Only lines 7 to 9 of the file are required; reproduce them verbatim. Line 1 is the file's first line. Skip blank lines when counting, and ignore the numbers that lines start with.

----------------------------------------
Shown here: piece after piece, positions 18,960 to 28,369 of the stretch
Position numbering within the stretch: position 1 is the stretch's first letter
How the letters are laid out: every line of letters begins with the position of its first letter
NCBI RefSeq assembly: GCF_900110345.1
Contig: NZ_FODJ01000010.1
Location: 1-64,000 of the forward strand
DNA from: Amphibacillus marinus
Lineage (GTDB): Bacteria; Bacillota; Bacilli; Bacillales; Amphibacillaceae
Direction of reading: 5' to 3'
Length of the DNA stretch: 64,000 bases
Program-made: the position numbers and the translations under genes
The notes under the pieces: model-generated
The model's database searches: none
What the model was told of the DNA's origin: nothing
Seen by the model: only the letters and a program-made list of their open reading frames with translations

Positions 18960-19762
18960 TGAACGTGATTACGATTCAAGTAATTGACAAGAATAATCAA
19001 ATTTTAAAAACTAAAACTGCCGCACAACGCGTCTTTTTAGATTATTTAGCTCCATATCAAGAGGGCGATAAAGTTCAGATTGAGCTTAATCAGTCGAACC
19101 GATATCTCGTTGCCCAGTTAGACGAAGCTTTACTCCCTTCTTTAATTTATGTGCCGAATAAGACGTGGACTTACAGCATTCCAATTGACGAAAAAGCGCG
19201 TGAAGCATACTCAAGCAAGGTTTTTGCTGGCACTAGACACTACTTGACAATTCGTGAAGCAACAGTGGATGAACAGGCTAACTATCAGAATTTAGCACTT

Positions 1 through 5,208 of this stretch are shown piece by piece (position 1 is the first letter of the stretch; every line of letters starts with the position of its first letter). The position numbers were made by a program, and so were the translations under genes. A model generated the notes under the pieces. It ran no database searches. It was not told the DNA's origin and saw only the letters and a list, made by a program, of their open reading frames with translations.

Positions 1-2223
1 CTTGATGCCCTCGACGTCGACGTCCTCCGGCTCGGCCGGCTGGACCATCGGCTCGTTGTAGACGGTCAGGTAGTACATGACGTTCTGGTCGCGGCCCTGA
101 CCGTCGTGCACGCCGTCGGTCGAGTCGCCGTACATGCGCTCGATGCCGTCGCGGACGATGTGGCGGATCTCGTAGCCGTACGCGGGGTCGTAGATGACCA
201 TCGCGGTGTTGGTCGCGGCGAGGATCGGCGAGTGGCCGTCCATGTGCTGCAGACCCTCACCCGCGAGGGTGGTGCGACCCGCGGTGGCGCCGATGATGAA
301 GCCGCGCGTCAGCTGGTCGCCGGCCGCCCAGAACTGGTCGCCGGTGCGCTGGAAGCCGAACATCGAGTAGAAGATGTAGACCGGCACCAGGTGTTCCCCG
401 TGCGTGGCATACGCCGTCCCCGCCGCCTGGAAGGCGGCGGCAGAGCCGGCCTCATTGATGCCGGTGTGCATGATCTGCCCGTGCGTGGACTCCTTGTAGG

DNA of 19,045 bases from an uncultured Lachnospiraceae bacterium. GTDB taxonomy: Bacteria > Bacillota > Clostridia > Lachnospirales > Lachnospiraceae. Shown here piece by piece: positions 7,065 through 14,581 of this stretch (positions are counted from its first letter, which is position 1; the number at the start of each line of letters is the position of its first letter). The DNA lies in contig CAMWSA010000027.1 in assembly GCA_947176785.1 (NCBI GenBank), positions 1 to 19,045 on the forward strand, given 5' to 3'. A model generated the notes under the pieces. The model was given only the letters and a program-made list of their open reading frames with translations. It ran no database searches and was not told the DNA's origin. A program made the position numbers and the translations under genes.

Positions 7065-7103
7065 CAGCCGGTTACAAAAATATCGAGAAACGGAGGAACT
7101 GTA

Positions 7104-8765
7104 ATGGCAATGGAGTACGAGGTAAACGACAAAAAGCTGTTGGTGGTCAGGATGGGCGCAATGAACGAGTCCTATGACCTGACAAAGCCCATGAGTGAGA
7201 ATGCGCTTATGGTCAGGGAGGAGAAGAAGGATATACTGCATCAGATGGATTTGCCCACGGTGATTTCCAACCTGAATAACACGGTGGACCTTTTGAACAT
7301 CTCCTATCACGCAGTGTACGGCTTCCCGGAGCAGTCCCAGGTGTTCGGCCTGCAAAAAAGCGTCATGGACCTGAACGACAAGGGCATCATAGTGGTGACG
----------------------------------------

DNA from: Amphibacillus marinus
Lineage (GTDB): Bacteria; Bacillota; Bacilli; Bacillales; Amphibacillaceae
Direction of reading: 5' to 3'